Turner President of Ad Sales Donna Speciale issued a challenge to advertisers during Wednesday morning’s upfront presentation.
“We’re doing our part,” she said. “Now it’s time for you to do yours.”
Media companies all implore brands and agencies to buy ads during their upfront presentations, but Speciale’s firm declaration stood out from other pitches. She pointed to a number of recent measures Turner has taken to make advertising more effective. Those include limiting commercial interruptions on truTV and TNT, introducing audience-based selling through its AudienceNOW program, and forming an alliance with Fox and Viacom to create OpenAP, a platform allowing buyers to target specific audiences across the publishers, featuring independent measurement.
Speciale and Chief Creative Officer Kevin Reilly both claimed viewers have responded positively to brands with inventory during limited-ad timeslots, citing increased brand awareness, deeper engagement and four times as many sales compared to regular breaks. Limited-ad slots will now make up 15% of total inventory on TruTV, which served as the guinea pig for the shorter breaks, and TNT will adopt the format for its original dramas beginning later this year.
In terms of programming news, TNT and TBS took center stage. Reilly, who took over both nets in late 2014, pointed to the coming year as one that will redefine them.
“Brand perceptions don’t change overnight,” he said. “But we have arrived.”
Looking to build on momentum from original comedies like “The Detour” and “Wrecked,” TBS has greenlit three new series, most notably “Miracle Workers.” The scripted series stars Daniel Radcliffe as an angel and Owen Wilson as God. The net also revealed that Tracy Morgan’s previously announced series will be titled “The Last O.G.” A trailer, which featured Morgan returning to Brooklyn, only to see it gentrified and overtaken by hipsters, played well with the New York crowd. TBS will also introduce a block of alternative weeknight programming called Super Deluxe, based on a Turner-owned digital content brand.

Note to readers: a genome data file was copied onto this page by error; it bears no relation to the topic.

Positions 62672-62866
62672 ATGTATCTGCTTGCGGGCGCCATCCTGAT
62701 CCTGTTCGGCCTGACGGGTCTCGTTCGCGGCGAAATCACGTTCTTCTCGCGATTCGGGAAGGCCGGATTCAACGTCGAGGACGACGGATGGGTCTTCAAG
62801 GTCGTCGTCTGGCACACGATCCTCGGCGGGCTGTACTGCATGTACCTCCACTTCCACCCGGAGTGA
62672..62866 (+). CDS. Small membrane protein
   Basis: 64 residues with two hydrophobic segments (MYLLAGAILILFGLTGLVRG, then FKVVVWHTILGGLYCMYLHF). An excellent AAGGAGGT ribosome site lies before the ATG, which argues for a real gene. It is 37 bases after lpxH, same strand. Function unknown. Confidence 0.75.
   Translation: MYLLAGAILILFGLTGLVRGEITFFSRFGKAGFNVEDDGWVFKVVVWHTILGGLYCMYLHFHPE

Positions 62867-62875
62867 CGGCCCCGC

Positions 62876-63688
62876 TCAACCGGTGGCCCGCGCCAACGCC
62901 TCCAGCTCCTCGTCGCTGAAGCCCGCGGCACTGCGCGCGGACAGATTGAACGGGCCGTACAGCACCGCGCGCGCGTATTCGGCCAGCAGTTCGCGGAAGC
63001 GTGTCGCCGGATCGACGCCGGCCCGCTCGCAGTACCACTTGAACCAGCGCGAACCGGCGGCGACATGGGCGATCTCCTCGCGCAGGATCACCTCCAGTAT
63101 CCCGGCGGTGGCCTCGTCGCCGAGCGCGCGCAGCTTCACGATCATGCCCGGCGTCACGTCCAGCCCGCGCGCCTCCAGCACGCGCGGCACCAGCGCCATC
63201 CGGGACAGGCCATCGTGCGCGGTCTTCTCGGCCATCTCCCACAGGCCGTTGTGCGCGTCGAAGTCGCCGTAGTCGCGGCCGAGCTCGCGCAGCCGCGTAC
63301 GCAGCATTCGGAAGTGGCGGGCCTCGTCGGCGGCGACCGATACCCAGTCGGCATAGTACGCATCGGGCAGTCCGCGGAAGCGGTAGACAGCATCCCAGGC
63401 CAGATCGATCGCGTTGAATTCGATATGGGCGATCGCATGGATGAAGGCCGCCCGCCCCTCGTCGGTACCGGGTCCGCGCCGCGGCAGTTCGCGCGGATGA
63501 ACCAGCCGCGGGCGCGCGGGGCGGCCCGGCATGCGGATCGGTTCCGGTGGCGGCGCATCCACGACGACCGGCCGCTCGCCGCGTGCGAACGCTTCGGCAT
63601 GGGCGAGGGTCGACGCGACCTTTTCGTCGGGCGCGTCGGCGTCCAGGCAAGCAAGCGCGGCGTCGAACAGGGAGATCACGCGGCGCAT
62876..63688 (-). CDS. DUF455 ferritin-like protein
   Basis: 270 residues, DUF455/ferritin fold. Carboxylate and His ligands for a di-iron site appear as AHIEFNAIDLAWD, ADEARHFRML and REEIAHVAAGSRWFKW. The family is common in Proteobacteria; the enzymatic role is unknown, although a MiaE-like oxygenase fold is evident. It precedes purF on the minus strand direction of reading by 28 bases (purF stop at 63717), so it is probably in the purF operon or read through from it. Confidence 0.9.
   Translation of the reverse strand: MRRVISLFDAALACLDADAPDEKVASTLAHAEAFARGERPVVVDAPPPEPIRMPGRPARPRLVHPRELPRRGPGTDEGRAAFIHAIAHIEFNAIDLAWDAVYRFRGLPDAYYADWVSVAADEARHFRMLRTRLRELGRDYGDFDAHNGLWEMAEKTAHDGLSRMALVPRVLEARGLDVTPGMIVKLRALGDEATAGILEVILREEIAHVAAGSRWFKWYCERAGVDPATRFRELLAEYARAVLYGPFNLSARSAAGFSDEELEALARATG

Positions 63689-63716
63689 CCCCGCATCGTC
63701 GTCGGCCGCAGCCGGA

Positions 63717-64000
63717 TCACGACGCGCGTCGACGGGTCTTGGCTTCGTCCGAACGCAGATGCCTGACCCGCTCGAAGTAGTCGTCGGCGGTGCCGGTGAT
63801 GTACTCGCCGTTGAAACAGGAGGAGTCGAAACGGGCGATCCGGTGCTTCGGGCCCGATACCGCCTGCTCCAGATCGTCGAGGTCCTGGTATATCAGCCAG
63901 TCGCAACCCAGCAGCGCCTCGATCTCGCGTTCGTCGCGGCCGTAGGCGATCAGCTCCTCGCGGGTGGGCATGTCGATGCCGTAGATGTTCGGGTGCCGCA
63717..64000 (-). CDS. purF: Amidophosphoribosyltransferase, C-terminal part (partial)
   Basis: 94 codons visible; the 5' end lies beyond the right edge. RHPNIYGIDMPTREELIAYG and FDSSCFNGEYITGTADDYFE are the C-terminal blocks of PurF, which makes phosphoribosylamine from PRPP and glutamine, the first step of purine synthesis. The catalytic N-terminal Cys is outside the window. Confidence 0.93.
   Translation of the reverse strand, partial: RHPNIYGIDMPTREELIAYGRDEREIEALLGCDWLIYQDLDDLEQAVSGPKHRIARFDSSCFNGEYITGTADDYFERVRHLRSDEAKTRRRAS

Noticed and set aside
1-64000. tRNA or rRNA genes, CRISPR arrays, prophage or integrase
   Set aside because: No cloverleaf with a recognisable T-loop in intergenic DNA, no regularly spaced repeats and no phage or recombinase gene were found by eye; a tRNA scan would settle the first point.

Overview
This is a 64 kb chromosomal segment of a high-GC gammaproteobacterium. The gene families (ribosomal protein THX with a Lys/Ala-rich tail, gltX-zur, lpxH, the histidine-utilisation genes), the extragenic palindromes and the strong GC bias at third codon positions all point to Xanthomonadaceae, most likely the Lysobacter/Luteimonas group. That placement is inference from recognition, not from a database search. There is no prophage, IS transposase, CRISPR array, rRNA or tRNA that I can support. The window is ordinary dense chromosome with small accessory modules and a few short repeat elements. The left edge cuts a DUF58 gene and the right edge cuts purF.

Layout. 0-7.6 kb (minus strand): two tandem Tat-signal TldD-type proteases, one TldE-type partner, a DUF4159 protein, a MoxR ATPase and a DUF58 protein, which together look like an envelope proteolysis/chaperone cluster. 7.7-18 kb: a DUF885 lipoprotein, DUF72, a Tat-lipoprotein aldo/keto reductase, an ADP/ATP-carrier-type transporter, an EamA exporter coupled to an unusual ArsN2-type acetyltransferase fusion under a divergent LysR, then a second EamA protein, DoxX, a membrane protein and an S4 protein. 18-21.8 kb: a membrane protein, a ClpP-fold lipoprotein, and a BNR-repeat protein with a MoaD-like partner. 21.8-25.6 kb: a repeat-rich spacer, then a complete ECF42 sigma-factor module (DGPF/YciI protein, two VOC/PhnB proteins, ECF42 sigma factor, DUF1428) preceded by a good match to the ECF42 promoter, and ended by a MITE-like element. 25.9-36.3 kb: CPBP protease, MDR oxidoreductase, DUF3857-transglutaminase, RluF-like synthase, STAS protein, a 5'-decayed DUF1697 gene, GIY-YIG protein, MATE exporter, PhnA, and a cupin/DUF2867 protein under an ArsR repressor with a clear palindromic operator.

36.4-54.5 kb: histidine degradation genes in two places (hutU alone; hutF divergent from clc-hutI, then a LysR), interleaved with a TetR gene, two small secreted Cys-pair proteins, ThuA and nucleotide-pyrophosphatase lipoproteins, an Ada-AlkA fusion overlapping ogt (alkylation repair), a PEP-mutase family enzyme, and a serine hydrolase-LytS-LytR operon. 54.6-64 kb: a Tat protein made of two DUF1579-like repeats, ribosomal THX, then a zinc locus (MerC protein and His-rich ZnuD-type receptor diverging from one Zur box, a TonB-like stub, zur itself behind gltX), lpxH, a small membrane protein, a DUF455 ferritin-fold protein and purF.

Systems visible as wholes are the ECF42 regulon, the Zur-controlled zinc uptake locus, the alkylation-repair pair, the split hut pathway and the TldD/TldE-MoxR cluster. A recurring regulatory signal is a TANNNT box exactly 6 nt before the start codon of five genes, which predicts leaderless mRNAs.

TNT, meanwhile, highlighted its upcoming slate of original dramas and greenlit two new docu-series. Reilly billed “The Alienist,” a turn-of-the-century psychological thriller slated for a January premiere, as “the biggest project we’ve ever undertaken.” A lengthy trailer for the series, which will star Luke Evans, Daniel Bruhl and Dakota Fanning, closed the presentation, a sign TNT is betting on the drama as its bingeable hit.
Not A Field Day: Turner’s upfront was quiet on the sports front this year, even in the wake of Turner reportedly inking a three-year deal in February to air the UEFA Champions League beginning next year. While Univision, which snagged the Spanish-language rights, trumpeted the acquisition at its Tuesday presentation, Turner remained tight-lipped. Still, Turner Sports COO Matt Hong following the event discussed the company’s approach to live sports rights, saying it is seeking sports with a “growing younger audience for digital” in addition to linear TV viewership. Soccer certainly fits that criteria. He added that while Turner remains interested in picking up sports rights, it will be “judicious” given its lack of a 24/7 sports net.
In the Name of News: Leave it to Turner’s news network to stage the most dramatic portion of the presentation. With the lights down in the theater, a group of CNN anchors and reporters took their places on the stage as audio of White House Press Secretary Sean Spicer, President Trump, and others dismissing CNN’s reporting as “fake news” blared loudly. The journalists then took turns reaffirming their commitment to honest, impactful reporting and willingness to stand up to the administration. Anderson Cooper said, “Now more than ever, our mission is clear: to find the truth, check the facts, report the story and hold people of power accountable.” Another declared, “We will not stop, and we will not take no for an answer, but we are not the opposition.”